Friday, March 10, 2023

A Bit of Willard Place History

On Tuesday, Gossips published an item from the Hudson Evening Register for March 7, 1873, with the headline "Elegant Structures." It reports on the construction of 1 and 2 Willard Place and the house being constructed at what is now 326 Allen Street. Of the mansion being constructed for William H. Traver, 1 Willard Place, the article notes: "The doors, mouldings and all the wood work are of Black Walnut, French Walnut, Cherry and Chestnut. The most beautiful and attractive work is the ceilings and walls which are executed in the finest designs."

William H. Traver owned a lumberyard in Hudson which produced fine millwork, which explains why the woodwork in his house merited mention. His house, 1 Willard Place, was the first to be constructed on Willard Place, Hudson's only private street. The last of the original houses on the street, 8 Willard Place, was constructed in 1892 as a wedding gift for his son and business partner, Charles Traver.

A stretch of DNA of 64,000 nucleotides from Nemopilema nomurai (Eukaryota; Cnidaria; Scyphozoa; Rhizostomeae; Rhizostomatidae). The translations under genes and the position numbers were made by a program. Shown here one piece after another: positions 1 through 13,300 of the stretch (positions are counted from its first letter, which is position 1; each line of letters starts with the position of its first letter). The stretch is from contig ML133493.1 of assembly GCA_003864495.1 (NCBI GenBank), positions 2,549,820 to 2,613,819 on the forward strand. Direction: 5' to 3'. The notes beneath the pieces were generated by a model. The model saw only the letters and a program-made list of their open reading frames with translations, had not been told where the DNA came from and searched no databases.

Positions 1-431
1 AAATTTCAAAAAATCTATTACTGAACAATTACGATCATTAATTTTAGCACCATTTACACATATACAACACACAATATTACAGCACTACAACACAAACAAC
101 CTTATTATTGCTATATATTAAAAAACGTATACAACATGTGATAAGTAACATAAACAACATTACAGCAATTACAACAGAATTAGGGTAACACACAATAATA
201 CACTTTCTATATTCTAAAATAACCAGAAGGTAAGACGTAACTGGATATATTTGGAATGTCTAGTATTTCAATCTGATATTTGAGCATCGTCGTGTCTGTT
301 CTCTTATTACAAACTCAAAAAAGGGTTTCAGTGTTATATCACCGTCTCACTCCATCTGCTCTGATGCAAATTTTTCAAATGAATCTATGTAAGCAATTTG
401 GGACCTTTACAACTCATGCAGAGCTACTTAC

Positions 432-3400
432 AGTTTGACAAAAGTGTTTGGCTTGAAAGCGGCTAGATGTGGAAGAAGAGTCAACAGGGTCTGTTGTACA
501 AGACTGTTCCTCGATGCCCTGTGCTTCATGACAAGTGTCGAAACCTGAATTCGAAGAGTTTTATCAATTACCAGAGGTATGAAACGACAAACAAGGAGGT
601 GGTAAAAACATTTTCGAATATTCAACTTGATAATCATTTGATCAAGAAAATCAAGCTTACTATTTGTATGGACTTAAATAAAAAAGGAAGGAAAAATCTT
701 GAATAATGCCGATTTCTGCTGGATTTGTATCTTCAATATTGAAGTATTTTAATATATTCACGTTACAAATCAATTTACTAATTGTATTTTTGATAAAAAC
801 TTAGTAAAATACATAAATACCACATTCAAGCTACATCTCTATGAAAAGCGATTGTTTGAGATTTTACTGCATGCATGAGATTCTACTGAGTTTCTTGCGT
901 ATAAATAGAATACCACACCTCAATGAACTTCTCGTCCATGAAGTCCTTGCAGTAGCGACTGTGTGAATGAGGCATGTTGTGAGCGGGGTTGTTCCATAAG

Recently, Gossips learned a fascinating bit of Willard Place trivia connecting the two houses. In 1954, Thomas and Julia Snyder purchased 8 Willard Place from Charles Traver. At the time they bought the house, 1 Willard Place was being demolished. The Snyders salvaged some of the wood paneling from 1 Willard Place and had it installed in the dining room at 8 Willard Place. They also salvaged a china cupboard from 1 Willard Place which they also installed in the dining room of their home. 

Twenty years ago, Will Swift wrote an article about Willard Place for Columbia County History & Heritage, the periodical published by the Columbia County Historical Society. That article, entitled "The Private Community of Willard Place," along with the rest of the articles about Hudson in the Summer 2003 issue of History & Heritage, can be found here.

No comments:

Post a Comment